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Students use 3D printers to help animals in Australia

"If you can dream it, you can make it." A lesson plan with a purpose in Palermo.

PALERMO, Maine — The latest project at the Palermo Consolidated School requires a lot of yarn, a lot of guidance, and:

"Patience," Riley Geangould, a 4th-grade student said. "A lot."   

She likes to crochet slippers and headbands like her grandma. This time, however, she won't be wearing what she's weaving.

With the help of innovative technology, Riley is using a 3D printed loom to weave nests, pouches, and blankets to send to Australia to help the animals burned in the wildfires.

RELATED: Nearly half a billion animals impacted by Australia wildfires

RELATED: Maine crafters create nests, pouches for injured animals in Australia

"If you can dream it, you can make it."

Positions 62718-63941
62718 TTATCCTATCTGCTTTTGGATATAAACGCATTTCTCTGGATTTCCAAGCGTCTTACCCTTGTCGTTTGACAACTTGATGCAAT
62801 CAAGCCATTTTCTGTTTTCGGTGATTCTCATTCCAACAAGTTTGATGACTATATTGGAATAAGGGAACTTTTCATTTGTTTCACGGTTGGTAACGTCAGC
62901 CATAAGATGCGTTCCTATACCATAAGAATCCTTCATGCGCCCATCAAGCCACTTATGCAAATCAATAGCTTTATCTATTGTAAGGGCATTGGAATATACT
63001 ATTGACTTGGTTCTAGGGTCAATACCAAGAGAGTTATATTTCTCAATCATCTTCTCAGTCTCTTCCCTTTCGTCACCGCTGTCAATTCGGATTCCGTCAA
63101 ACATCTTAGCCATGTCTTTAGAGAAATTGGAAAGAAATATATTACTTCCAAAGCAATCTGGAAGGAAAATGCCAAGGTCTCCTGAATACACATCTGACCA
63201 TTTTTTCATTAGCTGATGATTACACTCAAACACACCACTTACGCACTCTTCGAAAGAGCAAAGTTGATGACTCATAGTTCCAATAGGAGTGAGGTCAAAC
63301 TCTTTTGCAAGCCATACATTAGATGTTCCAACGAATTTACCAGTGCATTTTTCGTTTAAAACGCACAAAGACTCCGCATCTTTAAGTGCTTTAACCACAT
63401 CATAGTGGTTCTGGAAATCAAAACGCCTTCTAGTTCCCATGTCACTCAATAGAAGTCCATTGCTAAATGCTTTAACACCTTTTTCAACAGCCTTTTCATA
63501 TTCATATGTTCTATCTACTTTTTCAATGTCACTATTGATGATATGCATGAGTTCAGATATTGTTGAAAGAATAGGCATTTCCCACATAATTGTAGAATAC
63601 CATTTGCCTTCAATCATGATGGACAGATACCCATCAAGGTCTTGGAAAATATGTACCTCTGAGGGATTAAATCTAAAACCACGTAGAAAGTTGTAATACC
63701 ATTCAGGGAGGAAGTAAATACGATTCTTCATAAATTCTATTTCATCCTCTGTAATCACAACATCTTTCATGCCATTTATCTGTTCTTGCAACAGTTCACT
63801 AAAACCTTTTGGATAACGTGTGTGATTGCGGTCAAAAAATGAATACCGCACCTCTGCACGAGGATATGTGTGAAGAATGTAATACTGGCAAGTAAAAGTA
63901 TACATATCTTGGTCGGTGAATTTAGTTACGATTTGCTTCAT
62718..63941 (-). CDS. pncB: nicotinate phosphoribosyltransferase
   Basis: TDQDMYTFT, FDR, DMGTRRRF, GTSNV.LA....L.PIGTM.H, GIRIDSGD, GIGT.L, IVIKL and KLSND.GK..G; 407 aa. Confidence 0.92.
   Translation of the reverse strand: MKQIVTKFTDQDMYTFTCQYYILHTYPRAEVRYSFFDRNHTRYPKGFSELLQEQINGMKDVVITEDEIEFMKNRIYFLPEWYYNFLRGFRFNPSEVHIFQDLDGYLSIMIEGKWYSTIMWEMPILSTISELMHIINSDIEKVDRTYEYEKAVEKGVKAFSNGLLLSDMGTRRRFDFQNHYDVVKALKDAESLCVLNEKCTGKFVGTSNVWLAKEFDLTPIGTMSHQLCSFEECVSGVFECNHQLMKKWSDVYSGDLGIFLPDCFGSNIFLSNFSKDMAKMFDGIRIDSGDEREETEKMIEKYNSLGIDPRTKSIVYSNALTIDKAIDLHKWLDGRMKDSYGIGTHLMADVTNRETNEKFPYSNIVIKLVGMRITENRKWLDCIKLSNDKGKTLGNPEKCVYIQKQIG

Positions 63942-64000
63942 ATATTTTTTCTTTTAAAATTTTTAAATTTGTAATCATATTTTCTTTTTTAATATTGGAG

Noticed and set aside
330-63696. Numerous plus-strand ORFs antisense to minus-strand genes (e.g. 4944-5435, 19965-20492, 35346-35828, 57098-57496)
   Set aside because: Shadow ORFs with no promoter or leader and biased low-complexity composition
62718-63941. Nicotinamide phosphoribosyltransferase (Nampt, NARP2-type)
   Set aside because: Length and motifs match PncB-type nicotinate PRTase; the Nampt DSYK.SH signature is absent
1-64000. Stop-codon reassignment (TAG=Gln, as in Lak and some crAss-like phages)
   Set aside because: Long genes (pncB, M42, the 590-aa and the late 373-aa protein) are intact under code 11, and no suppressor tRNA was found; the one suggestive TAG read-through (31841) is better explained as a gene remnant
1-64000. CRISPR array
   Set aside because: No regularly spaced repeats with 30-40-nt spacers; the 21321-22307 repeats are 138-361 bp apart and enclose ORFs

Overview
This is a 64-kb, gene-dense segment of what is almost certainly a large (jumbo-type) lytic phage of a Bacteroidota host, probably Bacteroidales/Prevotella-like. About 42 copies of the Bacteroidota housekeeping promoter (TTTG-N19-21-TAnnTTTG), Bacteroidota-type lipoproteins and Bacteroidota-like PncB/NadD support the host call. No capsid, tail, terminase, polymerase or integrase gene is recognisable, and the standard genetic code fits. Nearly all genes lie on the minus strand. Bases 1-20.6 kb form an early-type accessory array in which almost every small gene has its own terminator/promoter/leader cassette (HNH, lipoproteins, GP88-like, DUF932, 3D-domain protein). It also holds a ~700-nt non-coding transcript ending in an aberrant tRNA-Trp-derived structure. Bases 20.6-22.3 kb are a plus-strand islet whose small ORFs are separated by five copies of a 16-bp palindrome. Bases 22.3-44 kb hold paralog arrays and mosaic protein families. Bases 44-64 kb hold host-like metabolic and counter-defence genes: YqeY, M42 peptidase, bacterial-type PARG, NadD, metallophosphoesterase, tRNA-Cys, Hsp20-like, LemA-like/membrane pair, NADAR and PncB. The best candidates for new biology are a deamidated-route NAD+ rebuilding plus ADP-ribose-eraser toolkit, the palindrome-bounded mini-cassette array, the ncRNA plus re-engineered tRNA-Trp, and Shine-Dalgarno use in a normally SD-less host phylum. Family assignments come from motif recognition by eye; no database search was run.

Riley's teacher, Diane Carrillo said most kids don't know how to knit or crochet but they can all learn to use these little looms, all while picking up valuable computer skills that 3D printing entails.

"At any given time in Maine there are a thousand open computing jobs with no one to fill them," Carrillo said. "So I've always been a big supporter of getting kids interested in computer science. Even though I don't have a degree in computer science, you can still be passionate about it and pass that passion along to the kids."

Young students equipped with big hearts and the latest technology to carry out a lesson plan with purpose.


The Animal Rescue Craft Guild is updating its Facebook page with what is needed and where to send items. It also has the approved patterns for the nests, animal beds, wraps, and more. Just click the link below for more information.

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